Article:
When army officer Chike Ameobi is ordered to kill innocent civilians, he knows that it is time to leave. As he travels towards Lagos, he becomes the leader of a new platoon, a band of runaways who share his desire for a better life. Welcome to Lagos (Faber, £12.99) is the second novel by Nigerian-born London-based author Chibundu Onuzo who, at 19, became the youngest female author to sign a publishing deal with Faber.
Why does Lagos provide such fertile soil for stories?
It’s the most fascinating place. There are millions of people living there with thousands arriving every day with new histories and new hairstyles and new languages. Lagos draws people because the city’s economy is larger than the economies of many countries in Africa. Where you have money, you have diversity. Where you have diversity, you have stories.
Tell us about your PhD. Did your research inform Welcome to Lagos?
I’m working on a PhD on the West African Students Union, a group based in London from the 1920s. It was a hub for both African and African diaspora students and intellectuals, and a sizeable number of its members went on to political prominence in West Africa. Welcome to Lagos on the other hand is a very contemporary novel and so very little of my research has actually been relevant to this novel. There must be some link between my research and Welcome to Lagos but I’ve stared at both my thesis and my novel for too long to see it.
You wrote about your concerns about the BAME Prize for literature last year – what needs to be done to truly diversify the UK publishing industry?
It’s not on the writing end that there’s an imbalance. There’s a vast array of excellent writing done by people of every shade and stripe but the so-called gatekeepers – editors and agents – are not as diverse. It’s a problem that some publishing houses are owning up to and are now intentionally looking for ways to address, as opposed to hoping that the system will somehow organically become more diverse.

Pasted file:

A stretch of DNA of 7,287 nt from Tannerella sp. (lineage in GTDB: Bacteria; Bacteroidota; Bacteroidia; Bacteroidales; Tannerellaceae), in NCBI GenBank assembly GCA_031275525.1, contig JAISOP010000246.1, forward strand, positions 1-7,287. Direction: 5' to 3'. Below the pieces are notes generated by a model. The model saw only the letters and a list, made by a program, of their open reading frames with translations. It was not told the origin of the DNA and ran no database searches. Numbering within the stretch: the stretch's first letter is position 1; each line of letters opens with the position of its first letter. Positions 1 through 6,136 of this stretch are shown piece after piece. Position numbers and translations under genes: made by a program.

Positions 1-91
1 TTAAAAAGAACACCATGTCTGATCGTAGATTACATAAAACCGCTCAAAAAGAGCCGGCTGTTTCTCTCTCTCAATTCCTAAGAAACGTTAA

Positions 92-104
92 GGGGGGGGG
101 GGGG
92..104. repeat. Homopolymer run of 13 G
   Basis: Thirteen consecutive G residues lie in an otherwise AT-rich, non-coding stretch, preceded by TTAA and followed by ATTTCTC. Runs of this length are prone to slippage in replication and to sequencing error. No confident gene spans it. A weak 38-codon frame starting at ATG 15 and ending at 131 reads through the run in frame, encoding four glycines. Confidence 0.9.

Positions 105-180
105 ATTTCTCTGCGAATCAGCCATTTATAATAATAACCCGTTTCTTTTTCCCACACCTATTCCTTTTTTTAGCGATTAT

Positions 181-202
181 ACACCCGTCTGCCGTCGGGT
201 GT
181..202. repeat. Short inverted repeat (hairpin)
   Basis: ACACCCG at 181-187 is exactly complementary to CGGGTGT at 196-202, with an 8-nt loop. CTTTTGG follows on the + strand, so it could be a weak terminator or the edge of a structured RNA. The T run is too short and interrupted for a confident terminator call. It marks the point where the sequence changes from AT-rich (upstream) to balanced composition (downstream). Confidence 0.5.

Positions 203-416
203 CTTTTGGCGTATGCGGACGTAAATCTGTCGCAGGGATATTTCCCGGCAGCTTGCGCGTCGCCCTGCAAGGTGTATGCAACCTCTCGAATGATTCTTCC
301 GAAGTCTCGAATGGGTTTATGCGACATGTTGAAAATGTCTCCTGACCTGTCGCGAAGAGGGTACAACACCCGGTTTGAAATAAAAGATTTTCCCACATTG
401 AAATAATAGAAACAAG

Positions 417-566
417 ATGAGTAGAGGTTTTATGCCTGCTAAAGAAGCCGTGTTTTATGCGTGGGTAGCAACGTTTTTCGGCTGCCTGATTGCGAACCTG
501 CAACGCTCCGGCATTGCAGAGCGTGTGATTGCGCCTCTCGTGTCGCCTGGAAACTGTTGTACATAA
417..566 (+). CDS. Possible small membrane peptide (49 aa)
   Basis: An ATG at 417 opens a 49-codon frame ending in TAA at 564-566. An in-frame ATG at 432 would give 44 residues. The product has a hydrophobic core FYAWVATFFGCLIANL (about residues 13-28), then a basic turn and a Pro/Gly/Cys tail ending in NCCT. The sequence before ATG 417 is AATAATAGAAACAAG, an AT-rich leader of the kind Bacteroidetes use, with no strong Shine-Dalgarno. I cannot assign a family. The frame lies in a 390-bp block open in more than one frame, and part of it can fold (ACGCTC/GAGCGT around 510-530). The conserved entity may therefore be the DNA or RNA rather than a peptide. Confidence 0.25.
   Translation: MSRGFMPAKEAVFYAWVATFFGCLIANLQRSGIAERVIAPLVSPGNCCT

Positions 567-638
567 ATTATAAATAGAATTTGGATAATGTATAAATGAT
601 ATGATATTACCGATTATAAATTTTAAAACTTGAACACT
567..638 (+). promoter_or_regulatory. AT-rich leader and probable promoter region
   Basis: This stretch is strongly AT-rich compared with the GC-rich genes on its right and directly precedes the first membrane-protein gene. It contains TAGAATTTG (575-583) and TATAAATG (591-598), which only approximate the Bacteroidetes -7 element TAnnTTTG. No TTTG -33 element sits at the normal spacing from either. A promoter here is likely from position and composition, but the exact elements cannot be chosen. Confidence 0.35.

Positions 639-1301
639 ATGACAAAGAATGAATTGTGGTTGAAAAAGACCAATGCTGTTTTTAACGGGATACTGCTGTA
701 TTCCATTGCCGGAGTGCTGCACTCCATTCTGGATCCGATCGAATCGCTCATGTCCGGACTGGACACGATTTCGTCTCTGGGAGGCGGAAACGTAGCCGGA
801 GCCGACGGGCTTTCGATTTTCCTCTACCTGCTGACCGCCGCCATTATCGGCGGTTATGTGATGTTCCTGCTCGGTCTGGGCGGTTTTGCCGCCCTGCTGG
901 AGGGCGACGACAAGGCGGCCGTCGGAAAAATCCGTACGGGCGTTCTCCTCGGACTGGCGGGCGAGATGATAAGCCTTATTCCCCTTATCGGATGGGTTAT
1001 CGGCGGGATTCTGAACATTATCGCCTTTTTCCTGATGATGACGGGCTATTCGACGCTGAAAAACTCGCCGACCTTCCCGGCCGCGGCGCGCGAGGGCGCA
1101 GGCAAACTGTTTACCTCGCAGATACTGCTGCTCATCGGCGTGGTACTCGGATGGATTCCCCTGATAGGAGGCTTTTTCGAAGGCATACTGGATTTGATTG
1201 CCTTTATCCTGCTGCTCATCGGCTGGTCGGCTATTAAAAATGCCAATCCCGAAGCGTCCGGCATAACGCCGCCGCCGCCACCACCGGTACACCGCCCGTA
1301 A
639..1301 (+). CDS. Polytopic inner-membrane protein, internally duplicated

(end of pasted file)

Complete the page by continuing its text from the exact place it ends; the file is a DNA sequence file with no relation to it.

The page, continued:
You were Faber’s youngest ever female author to be given a publishing deal. What would giving more of a platform to young authors do for the publishing industry?
You’ll get a perspective that’s very difficult to capture once you are outside that age. A 17 year old writing about being 17 is almost always going to do it more realistically than a 40 year old. The teenage world moves so fast and we would understand it better if we had younger writers published.
Is writing about Nigeria a way of staying connected to it?
Maybe. My parents and my brother live in Nigeria and I’m always on the phone to them. Also I visit often and try to keep abreast of politics, culture and so on. Online media is very helpful for that these days. These are the deliberate ways in which I try to stay connected to Nigeria. As for the writing, it helps I suppose.
The Spider King’s Daughter was a love story you described as unintentionally political. Did the attention the politics of the story gained inspire the political storyline in Welcome to Lagos?
I don’t think so. I’ve always been interested in politics, especially Nigerian politics. Whenever a Nigerian politician passes through London, I always try to make sure I go and hear them speak. Nigerians spend a lot of time railing against politicians. It’s our national sport.
Is colonialism to blame for the greed and corruption in Nigeria that’a highlighted in the book?
With questions like this, the answer is always yes, no and maybe. You can’t draw a straight line between past phenomena and present dysfunction. There will always be a myriad of explanations for why things are the way they are. Is colonialism a possible contributing factor? Yes. Is it the only one? Definitely not.